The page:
Compulsory severance was one of the most controversial proposals put forward by rail regulator-turned-chief inspector of constabulary Tom Winsor following the most comprehensive review of pay and conditions in more than 30 years.
Among recommendations accepted by Home Secretary Theresa May were plans to cut pay for new constables and the introduction of a fast-track scheme for senior ranking positions.
But after an extended period of negotiations, the Police Arbitration Tribunal (PAT) has rejected introducing compulsory severance after the Home Office and other representatives failed to offer a “compelling” case.
Explaining its decision, the tribunal said: “In principle, the case for the introduction of such a fundamental measure, whether used or not, needed to be compelling. In the tribunal’s view, this was not the case.”
During the tribunal, the Police Federation and Police Superintendents’ Association argued the move could ultimately undermine officers’ independence, as well as causing damage to officers’ morale and, as a consequence, police officer behaviour.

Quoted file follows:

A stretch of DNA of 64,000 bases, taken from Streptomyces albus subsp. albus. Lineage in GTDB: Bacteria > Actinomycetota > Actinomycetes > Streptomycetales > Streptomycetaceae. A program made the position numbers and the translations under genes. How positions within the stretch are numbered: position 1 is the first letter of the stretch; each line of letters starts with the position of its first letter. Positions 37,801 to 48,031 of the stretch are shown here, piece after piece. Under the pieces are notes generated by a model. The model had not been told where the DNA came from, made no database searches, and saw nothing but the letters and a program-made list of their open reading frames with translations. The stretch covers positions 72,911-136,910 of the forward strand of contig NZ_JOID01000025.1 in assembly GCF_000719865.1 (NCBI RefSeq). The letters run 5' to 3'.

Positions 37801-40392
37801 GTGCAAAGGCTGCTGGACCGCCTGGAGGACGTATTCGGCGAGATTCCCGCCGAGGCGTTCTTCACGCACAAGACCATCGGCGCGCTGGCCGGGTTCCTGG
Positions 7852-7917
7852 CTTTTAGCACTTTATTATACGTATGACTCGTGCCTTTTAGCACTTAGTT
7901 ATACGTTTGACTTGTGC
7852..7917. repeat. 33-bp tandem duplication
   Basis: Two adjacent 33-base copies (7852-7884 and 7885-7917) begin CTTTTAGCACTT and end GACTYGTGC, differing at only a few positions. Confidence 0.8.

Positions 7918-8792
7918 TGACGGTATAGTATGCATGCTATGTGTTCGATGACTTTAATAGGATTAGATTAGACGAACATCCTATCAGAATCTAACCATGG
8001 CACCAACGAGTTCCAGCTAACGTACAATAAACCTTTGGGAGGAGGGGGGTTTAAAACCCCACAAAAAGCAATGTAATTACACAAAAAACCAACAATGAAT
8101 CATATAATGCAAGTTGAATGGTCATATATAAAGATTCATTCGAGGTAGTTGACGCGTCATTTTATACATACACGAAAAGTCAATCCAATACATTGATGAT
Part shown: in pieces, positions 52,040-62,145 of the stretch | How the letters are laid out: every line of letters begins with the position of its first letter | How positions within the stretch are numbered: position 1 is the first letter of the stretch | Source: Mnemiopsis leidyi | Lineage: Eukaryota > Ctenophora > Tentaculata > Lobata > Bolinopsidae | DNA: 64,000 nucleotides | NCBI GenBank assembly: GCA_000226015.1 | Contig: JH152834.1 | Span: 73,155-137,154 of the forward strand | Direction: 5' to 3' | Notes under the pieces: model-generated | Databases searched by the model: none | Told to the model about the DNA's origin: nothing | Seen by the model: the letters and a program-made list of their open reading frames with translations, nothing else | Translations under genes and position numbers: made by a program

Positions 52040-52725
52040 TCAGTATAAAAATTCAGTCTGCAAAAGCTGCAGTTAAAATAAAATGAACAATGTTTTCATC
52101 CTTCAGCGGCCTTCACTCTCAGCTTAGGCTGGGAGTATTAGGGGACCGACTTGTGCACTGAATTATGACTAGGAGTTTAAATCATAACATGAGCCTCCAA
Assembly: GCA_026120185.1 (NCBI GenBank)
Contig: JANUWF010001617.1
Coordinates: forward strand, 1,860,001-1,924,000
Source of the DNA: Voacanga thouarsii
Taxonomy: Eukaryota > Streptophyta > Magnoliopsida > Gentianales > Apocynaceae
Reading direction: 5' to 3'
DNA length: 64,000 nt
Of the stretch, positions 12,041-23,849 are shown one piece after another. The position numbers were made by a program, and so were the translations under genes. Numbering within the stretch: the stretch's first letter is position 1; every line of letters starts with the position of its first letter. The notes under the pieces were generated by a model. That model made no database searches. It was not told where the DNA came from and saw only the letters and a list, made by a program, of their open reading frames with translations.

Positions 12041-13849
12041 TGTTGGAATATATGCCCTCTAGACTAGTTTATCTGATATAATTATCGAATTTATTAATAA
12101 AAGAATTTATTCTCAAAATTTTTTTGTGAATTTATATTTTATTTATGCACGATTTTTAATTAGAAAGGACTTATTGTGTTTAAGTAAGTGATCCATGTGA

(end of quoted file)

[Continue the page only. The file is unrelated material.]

The tribunal panel, chaired by Professor John Goodman CBE, found their argument over the possible damaging effects on the “psychological contract” between officers and forces to be “persuasive”.
The panel said: “Officers were required to accept a number of sacrifices and restrictions in their personal lives and, on occasion, put themselves in harm’s way.
“The knowledge that despite making these sacrifices, an officer could still then be subject to compulsory severance as part of workforce planning was, in the tribunal’s view, detrimental to the mutuality of commitment between officers and forces.”
After yesterday’s hearing, Ian Rennie, general secretary of the Police Federation of England and Wales, which represents tens of thousands of rank-and-file officers, said: “I am very pleased that the PAT has found that police officers should not be subject to compulsory severance.
“This would have changed the whole dynamic of policing and would have damaged the independence of British policing.
“The PAT judgment is binding for both sides of the Police Negotiating Board and ratification of the tribunal decision now rests with the Home Secretary.”
The Home Secretary is not bound by the recommendations of the Police Arbitration Tribunal.
A spokeswoman for the Home Office added: “The Home Secretary will now consider the findings of the Police Arbitration Tribunal.”
Mr Winsor declined to comment on the ruling.